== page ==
cs3157-resources

Linux Programming Environment for COMS 3157

The CLAC server

All registered students will receive an account on CLAC, which is a Linux server instance running on Google Cloud Platform. CLAC runs Ubuntu Linux, 64-bit version. All homework assignments in this class will be submitted and graded on CLAC.

If you are not familiar with Linux programming environment, you need to become familiar with it ASAP. There are many books and online tutorials you can use. For example, here is the top link that came up when I googled for “linux tutorial for beginners”: http://www.ee.surrey.ac.uk/Teaching/Unix/

Logging in to CLAC

On Mac OS X, launch the Terminal app, and type the following at the command prompt:

ssh YOUR_UNI@clac.cs.columbia.edu

On Windows, I recommend MobaXterm.

Picking your editor

The official way to code in this course is to use a text editor and command line tools. There are two popular text editors in the UNIX environment: Emacs and Vim. They split power users and programmers in UNIX world into two camps (that constantly make fun of each other). The choice between them largely boils down to personal taste. I recommend you pick one of those as your editor and start using it, learning tips and tricks as you go. You can start with the built-in tutorials: run vimtutor at the command prompt for Vim, and click on “Emacs Tutorial” under Help menu for Emacs. Emacs and Vim have been ported to virtually every platform, so you can install and use them on your PC or Mac as well.

Another possibility is Nano (also called Pico). Nano is very easy to use, especially for beginners, but it is rather limited in functionality. It is only recommended for those who are new to UNIX and feel there are just too many things to learn before you get to do anything. Even so, I recommend that you switch to either Emacs or Vim as early as possible.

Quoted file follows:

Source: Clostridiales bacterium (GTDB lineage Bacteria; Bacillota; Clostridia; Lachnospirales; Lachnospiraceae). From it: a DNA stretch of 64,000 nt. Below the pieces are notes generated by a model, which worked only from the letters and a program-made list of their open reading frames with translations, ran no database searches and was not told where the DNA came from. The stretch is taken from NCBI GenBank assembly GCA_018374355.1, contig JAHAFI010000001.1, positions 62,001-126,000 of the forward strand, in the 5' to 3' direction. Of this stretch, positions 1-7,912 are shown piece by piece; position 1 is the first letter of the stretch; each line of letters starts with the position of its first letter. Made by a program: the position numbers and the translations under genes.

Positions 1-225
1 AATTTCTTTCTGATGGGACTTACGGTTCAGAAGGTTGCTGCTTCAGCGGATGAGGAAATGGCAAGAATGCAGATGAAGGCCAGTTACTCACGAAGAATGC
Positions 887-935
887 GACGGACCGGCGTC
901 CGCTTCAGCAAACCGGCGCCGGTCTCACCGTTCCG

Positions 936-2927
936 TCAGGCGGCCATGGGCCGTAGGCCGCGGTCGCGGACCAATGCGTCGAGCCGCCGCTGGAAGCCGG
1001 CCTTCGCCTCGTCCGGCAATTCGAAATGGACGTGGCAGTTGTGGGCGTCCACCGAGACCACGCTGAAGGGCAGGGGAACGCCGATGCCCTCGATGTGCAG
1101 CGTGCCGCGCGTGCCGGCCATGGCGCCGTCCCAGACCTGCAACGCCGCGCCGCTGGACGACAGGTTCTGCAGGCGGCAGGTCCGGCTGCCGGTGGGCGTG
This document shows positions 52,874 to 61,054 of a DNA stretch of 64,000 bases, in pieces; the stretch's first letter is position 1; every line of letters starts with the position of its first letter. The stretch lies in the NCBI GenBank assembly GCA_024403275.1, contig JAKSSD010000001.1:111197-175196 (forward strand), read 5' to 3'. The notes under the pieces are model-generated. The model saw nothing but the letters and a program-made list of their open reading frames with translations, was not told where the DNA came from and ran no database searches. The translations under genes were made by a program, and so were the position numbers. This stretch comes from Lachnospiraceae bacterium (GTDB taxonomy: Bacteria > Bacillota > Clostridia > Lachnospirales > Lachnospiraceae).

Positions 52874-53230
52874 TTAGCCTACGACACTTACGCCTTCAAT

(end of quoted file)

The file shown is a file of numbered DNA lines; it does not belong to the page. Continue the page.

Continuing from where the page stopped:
Setting up your shell environment

The application with which you interact in a terminal window – the program that prints the command prompt and carries out the commands that you type – is called a “shell”. There are many different shell programs. Your CLAC account is configured to use the Bash shell by default. Try typing echo $SHELL. You’re good if you see /bin/bash.

There is something you need to add to the .bashrc file in your home directory to setup your shell environment for this class. Type cd to go to your home directory, and then open the .bashrc file in your editor. For example, type the following to open the .bashrc file using the Nano editor:

cd
nano .bashrc

Then, add the following line to the end of your .bashrc file:

export EDITOR=your_editor

You should of course replace "your_editor" with either vim, emacs, or nano, depending on what editor you actually use.

Log out of CLAC (by typing exit at the command prompt) and log in again. Type echo $EDITOR to see if your modification to .bashrc has taken effect. If it hasn’t, try adding the following lines to .bash_profile file in your home directory:

if [ -f ~/.bashrc ]; then 
    source ~/.bashrc 
fi

Basic UNIX commands

Here are some UNIX commands that you should get comfortable with. You can use the man command to display the manual page for any given command. (Typing ‘q’ will exit out of the man command.)

man, cat, less, rm, cp, ls, ll (an alias for ls -alF), pwd, cd, mkdir,
alias, locate, gcc, make, touch

Here are some more that you will find handy:

clear, history, date, mv, grep, diff, find, tar